• Steven J. DeRose et al., “What Is Text, Really?”, in: Journal of Computing in Higher Education, 1:2 (1990), pp. 2–26.

Week 7. 25 October 2016: No class – Study week

Note that the deadline of Assignment 1 – XML has been postponed to 28 October. Please Send in by e-mail. Also note the important correction to the TEI Header, as specified on 11 October! 

Week 8. 1 November 2016: XSLT 2

Lecture Location: Vrieshof 4 / 008A

Homework (upload 30 October)

Preparatory reading

Lecture topics

  • XSLT: Iterations
  • Path
  • Slides

Seminar

 Further reading 

  • Ann Blair, Too Much to Know, (New Haven: Yale University Press, 2010)
  • Willard McCarty, Modeling: A Study in Words and Meanings, in: A Companion to Digital Humanities, ed. Susan Schreibman, Ray Siemens, John Unsworth, (Oxford: Blackwell, 2004).

 

Week 9. 8 November 2016: XSLT 3

Lecture Location: Vrieshof 4 / 008A

Homework (upload 6 November)

  • XSLT Seminar Exercises: 5.2, 6, and 7.1. Please upload the stylesheets, not the results (XSLT-files, not HTML) to your folder on the server.

Preparatory reading

  • The full XSLT Course [=sections 1-11, appendices A+B; course exercises at your leisure]

Lecture topics

  • XSLT as a programming language
  • Concepts in knowledge representation and in artifical intelligence
  • Slides

Seminar activities

Further reading 

Week 10. 15 November 2016: XSLT 4

Lecture Location: Vrieshof 4 / 008A

Homework (upload 13 November)

Preparatory reading

Lecture topics

  • Artificial Intelligence
  • Slides

Seminar

Note that for this seminar, we will combine the two groups into one long session, from 1-5pm. We’ll form groups, assign mini-research projects, which you work on during the seminar, and then present in class. 

Further reading

  • Turing, Alan. “Computing Machinery and Intelligence.” The New Media Reader. Ed. Noah Wardrip-Fruin and Nick Montfort. Cambridge Mass.: The MIT Press, 2003.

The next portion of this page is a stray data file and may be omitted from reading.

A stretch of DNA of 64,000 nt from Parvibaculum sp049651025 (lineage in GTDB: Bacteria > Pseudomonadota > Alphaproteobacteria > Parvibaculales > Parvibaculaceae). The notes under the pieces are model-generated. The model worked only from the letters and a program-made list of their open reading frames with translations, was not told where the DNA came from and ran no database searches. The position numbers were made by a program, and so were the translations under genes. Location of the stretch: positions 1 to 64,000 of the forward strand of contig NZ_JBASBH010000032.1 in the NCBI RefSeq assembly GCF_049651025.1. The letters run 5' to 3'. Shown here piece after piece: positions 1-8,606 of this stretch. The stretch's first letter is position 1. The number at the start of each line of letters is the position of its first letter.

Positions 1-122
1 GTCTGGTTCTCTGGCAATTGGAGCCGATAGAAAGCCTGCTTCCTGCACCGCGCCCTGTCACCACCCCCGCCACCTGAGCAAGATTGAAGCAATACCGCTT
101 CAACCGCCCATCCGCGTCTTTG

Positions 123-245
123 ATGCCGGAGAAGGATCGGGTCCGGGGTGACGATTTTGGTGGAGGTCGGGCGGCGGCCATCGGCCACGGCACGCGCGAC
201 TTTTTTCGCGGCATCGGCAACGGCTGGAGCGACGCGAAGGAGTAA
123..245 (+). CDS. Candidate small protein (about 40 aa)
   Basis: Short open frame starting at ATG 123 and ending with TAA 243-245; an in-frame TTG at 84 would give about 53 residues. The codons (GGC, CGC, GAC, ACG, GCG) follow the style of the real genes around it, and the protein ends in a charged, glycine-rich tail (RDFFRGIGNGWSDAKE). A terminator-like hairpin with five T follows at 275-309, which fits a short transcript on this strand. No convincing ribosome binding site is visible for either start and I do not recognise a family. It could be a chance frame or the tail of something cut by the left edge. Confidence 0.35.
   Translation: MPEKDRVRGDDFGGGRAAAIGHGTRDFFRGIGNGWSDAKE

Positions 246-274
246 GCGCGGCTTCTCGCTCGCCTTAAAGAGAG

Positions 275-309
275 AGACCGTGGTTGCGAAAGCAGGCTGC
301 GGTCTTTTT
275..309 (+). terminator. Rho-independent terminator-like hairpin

• Damper, Robert I. “The Logic of Searle’s Chinese Room Argument.” Minds and Machines 16.2 (2006): pp. 163–183.
  • Lahti, L., Ilomäki, N. & Tolonen, M. “A Quantitative Study of History in the English Short-Title Catalogue (ESTC), 1470-1800”. LIBER Quarterly. 25.2 (2015): pp. 87–116. <http://doi.org/10.18352/lq.10112>

 

Week 11. 22 November 2016: Databases 1

Lecture Location: Vrieshof 4 / 008A

Preparatory reading

  • Stephen Ramsay, ‘Databases‘, in A Companion to Digital Humanities (Oxford: Blackwell, 2014), Susan Schreibmann, Ray Siemens & John Unsworth (eds.), chapter 15

Lecture topics

  • Introduction to relational database theory
  • Slides

Seminar

Further reading

 >> Final submission date Assignment 2 – XSLT: 25 November. Send in by e-mail.

Week 12. 29 November 2016: Databases 2

Lecture Location: Lipsius 227

Homework (upload 27 November)

  • Databases and SQL Exercises 3 and 4. Create at least one database in Access and upload the Relationship Report. You may upload the ERD of the other in PDF, PPT, JPG, or any other file format that suits you.

Preparatory reading

Lecture topics

Seminar

 

Week 13. 6 December 2016: Databases 3

Lecture Location: Lipsius 227

Homework (upload 4 December)

  • Database and SQL Exercises, 5(a-p) and 6 a-d. Simply write your SQL queries in a text file (.txt) and upload this to the Bookandbyte-server.

Preparatory reading 

Lecture topics

  • Datases and Visualisation
  • Linked open data
  • Slides

Seminar activities

Further reading

 

Week 14. 13 December 2016: Databases 4
 & course wrap-up

Lecture Location: De Vrieshof 4 / 008A

Homework (upload 11 December)

  • SQL exercises (numbers tba). Simply write your SQL queries and comments on the results in a text file (.txt) and upload this to the Bookandbyte-server.

Preparatory reading

Lecture topics

  • This week, we will invite two BDMS alumni to present on their current work, in which they frequently use DMT-related technologies

Seminar activities

For this seminar, we will combine the two groups into one long session, from 1-5pm. The different teams will all be assigned small research projects. The results of these studies will be presented during the final hour of the seminar. 

 

>> Final submission date Assignment 3 – SQL : 24 December 2016. Send in via gmail.

>> Final submission date Take Home Exam: 24 January 2017. Send in via gmail.